The authority tested its drinking water after it applied carbon filtration, which removes PFAS chemicals, but has not tested the source of its drinking water directly for PFAS contamination, according to Riley. The authority installed a second kind of carbon filtration in 2003 to remove other kinds of organic contamination but that filtration also removes PFAS chemicals.
It’s not yet clear how much PFAS contamination may be in the MTMA’s source water before carbon filtration.
“We were never asked to test the raw/untreated water for PFAS chemicals,” Riley wrote in an email.
The biggest source of exposure to PFAS contamination is typically through drinking water sources, said Dave Andrews, a scientist who studies PFAS for the nonprofit Environmental Working Group.
Christopher Higgins, a civil and environmental engineer at the Colorado School of Mines who studies PFAS contamination, said he thinks the authority should test its untreated water. Carbon filtration systems have to be maintained correctly to prevent PFAS contamination.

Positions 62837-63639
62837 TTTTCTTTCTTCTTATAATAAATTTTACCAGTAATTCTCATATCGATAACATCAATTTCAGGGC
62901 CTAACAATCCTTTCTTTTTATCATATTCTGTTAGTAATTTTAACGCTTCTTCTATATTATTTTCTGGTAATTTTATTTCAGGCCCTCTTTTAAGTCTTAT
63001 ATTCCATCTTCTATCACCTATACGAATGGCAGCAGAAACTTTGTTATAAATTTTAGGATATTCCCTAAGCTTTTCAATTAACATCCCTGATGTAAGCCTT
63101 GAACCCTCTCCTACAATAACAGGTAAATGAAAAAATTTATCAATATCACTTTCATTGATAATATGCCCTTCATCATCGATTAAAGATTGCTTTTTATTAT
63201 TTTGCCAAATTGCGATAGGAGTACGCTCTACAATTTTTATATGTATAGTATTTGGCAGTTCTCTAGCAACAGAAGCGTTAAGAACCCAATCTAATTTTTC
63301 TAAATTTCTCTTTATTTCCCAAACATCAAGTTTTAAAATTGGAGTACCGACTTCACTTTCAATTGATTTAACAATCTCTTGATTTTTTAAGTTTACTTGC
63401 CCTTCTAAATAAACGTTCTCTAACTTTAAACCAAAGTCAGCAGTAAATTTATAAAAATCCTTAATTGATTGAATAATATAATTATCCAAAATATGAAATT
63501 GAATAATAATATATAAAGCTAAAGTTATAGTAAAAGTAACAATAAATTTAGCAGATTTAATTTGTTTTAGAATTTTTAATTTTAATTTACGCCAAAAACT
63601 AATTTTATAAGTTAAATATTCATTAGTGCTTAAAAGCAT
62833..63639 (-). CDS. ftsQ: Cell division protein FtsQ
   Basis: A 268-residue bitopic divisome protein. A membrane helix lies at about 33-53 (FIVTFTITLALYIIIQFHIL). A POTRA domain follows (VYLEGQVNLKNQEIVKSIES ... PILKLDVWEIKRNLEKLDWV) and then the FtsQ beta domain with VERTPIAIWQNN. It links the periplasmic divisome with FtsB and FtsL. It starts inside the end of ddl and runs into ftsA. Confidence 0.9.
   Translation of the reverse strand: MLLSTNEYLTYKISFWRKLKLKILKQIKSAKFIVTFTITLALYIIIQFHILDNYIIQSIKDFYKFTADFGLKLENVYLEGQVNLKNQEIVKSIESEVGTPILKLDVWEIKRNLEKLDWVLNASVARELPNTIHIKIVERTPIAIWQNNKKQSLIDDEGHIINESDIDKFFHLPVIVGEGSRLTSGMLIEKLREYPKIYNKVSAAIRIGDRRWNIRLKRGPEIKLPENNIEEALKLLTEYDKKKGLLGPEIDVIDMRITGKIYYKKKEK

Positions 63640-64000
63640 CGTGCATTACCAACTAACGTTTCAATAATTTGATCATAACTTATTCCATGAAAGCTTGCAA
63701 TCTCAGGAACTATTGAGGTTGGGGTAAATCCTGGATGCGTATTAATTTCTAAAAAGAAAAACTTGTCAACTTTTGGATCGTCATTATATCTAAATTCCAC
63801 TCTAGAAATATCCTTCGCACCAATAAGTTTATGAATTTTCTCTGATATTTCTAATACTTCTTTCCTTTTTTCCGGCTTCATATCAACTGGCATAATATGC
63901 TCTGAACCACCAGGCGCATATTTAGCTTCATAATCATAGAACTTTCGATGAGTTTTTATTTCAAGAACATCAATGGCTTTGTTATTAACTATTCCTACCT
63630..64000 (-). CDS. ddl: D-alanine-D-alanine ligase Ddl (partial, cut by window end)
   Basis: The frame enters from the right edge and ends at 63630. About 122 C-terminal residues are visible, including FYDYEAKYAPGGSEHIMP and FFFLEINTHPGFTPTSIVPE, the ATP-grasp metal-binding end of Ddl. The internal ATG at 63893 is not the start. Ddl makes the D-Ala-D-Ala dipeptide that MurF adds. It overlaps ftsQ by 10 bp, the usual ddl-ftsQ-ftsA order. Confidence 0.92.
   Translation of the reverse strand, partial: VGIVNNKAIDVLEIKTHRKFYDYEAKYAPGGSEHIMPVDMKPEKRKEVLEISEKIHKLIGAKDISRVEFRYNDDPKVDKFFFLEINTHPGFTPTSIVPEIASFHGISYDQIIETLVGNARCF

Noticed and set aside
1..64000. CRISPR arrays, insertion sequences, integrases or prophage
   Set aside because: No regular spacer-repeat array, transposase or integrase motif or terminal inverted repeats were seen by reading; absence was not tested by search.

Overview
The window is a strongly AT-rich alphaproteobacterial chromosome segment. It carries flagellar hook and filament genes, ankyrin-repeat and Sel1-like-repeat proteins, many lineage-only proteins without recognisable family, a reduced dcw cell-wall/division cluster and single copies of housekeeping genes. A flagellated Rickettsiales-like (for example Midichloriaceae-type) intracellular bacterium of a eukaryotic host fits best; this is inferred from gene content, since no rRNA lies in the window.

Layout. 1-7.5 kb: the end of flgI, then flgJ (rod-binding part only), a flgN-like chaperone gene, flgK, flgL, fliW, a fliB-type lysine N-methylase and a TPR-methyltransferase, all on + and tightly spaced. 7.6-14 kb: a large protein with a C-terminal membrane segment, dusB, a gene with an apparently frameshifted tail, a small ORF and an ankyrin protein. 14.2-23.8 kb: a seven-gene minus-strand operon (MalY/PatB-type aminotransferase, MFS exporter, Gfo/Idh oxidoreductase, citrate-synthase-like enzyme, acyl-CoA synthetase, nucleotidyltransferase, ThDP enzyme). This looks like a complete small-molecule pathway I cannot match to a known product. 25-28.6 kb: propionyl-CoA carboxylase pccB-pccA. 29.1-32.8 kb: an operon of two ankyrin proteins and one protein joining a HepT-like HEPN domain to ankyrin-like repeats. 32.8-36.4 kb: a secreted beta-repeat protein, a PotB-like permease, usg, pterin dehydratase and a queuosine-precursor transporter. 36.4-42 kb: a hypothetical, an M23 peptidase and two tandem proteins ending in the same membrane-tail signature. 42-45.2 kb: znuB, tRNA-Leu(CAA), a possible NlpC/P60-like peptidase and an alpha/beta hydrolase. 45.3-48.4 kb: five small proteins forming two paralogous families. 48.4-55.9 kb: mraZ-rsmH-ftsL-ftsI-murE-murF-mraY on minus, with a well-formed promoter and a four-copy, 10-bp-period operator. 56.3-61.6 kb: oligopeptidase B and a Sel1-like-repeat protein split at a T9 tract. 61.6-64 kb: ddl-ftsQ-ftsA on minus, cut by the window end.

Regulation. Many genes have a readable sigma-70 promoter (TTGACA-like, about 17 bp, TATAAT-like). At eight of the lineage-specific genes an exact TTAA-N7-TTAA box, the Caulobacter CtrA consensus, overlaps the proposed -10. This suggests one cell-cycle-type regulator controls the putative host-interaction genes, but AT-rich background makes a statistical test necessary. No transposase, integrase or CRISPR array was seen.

Moon doesn’t regularly test for PFAS. The Pittsburgh Water and Sewer Authority, by contrast, says it tests its drinking water twice a year for PFAS chemicals. Its tests have not shown contamination that exceeds the EPA’s health advisory limit.
“We may do testing again,” Riley said, “just to make sure that our customers can be confident in the quality of the water that is provided to them.”
According to Higgins, one of the great risks of PFAS chemicals is that they don’t become any safer over time. That’s why they are sometimes referred to as “forever chemicals.”
“If there is a plume headed in their direction, for all I know, it could ‘arrive’ next year, 50 years from now or never…” he said. “The issue is that the chemicals will still very likely be in the groundwater 100 years from now unless someone cleans them up.”
Threat to nearby streams and fish
While it isn’t clear how far off base the PFAS contamination has spread, Higgins said the chemicals often follow the path where water travels.
“So what that means is that if there is any contaminated groundwater discharged to a stream, which there often are, the streams could be contaminated,” he said.
The contamination report noted several instances since the 1990s when toxic firefighting foam was reported to be floating on top of nearby streams after major spills. State agencies reported at the time that they didn’t notice dead fish from the spills.